You can't take it with you! -- (Not) Taking Italian Artifacts into the US: Judging from questions I've been asked in recent weeks, some folks must have missed a change in US law about ancient artifacts that can and, most often, cannot be imported to the US from Italy.

The short answer to the questions is always the same: You can't take it with you!

A bilateral agreement between the United Sates and Italy, which came into effect on January 23, 2001, when details were published in the US Federal Register, prevents the importation to the US of almost all artifacts from Italy representing the Pre-Classical, Classical, and Imperial Roman periods ranging in date approximately from the 9th century BC to the 4th century AD. The only exceptions are items that are accompanied by appropriate export certificates issued by the Government of the Republic of Italy or by documentation demonstrating that the articles left Italy prior to January 23, 2001.

The catalog of items covered by the import regulations is very detailed, and it is clearly designed to include every kind of artifact that was made in the time period: stone sculpture, metal sculpture, metal vessels, metal ornaments, weapons, armor, inscribed or decorated sheet metal, ceramic sculpture and vessels, glass architectural elements and sculpture, and wall paintings. The regulations, including a list of categories that need documentation for import, can be found at the US State Department link to the appropriate Federal Register entry:

And just because a category of items might not appear in the list, it doesn't mean your home free -- the list is exemplary and not necessarily comprehensive.

There's another thing to note: the fact that you got the item in Italy, rather than where it was made, is the controlling factor. The controls are specifically on items imported "from Italy" and not only on items made in Italy. That means that the many kinds of Mediterranean items that the ancient Romans originally got from outside of Italy are also covered by the controls. Some kinds of Greek pottery that can't be imported are specifically mentioned in the Federal Regulations list, so it would be wise to have proper Greek documentation on any such items you may have purchased in Greece.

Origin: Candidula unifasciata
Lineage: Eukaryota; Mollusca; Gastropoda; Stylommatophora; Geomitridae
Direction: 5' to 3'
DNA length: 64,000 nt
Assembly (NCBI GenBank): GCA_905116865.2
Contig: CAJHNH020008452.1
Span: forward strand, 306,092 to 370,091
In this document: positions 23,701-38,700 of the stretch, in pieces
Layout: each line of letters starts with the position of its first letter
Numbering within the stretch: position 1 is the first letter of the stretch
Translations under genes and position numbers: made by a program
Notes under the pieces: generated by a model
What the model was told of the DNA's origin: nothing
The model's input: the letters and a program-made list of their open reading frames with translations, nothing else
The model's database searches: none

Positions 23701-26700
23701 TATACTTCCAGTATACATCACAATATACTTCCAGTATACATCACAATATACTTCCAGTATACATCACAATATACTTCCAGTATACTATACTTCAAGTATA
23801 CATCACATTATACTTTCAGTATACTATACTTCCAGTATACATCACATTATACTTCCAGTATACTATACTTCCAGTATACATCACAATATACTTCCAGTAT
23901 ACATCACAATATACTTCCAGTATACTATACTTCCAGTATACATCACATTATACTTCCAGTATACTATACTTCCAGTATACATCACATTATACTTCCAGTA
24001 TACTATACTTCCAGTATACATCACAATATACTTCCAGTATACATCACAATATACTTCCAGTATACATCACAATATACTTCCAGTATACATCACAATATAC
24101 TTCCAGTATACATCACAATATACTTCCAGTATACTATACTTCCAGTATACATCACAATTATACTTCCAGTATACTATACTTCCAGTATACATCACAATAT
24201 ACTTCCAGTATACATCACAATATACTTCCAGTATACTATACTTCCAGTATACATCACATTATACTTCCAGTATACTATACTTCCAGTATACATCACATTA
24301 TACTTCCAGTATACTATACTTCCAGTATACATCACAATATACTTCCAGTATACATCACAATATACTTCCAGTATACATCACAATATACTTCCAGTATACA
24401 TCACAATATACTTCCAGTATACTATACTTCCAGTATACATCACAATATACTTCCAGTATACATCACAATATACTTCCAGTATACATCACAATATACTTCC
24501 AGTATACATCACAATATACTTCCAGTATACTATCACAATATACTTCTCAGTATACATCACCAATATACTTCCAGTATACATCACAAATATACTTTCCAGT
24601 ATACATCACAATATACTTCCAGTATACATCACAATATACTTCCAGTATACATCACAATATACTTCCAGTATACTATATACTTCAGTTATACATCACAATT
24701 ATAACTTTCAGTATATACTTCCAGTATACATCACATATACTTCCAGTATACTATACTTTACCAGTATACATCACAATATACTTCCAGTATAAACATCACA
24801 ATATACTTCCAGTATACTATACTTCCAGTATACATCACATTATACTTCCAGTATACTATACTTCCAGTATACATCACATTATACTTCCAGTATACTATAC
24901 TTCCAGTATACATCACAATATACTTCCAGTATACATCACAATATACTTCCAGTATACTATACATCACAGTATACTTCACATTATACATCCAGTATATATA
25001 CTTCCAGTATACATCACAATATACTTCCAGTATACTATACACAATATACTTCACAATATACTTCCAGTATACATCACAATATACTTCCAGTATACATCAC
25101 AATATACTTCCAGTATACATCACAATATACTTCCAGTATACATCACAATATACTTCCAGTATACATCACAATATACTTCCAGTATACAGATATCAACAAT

Note also that there are no apparent exemptions for items that you may own from previous trips to Italy -- if you brought something Roman with you when you came to Italy, it appears to fall under the regulations.

Slipping a few items into household-goods shipments is definitely not a good idea. The importation is still illegal and criminal intent wouldn't be too hard to prove. The consequences of getting caught in such shenanigans can be expensive and devastating to lives and careers. It's just not worth it.

Finally, a 2000-year-old artifact is really nothing but a "trophy" that doesn't even prove that you've been here. A good photo display -- you standing in the ruins in the forum, for example -- gives you much better "braggin' rights." If you must have something tangible, good copies of small artifacts are available at all of Rome's museums and at the Commissary Gift Shop. Larger statuary can be found in shops in the streets between the Gesu church and the Pantheon and at marble works on the outskirts of town. And you don't even have to tell your friends back home that they are fakes.

Internet Links:

Federal Register: "Import Restrictions Imposed on Archaeological Material Originating in Italy and Representing the Pre-Classical, Classical, and Imperial Roman Periods"

State Department "US Protection" Italy page:

The Embassy notice that some of you must have missed:

"Fighting Illicit Traffic of Cultural Property", from ICOM:

UNESCO and UNIDROIT conventions:

The most famous case -- the golden Steinhardt Phiale:

PS:  A "Trophy" (Latin "Tropaeum") among the ancients, was a pile of arms taken from a vanquished enemy, raised on the field of battle by the conquerors; also, the representation of such a pile in marble, on medals and the like.  In earlier times, according to some sources, trophies were trees planted in conspicuous places of the conquered provinces, and hung with the spoils of the enemy, in memory of the victory.  By extension a trophy became anything you brought back as proof of participation in a foreign campaign.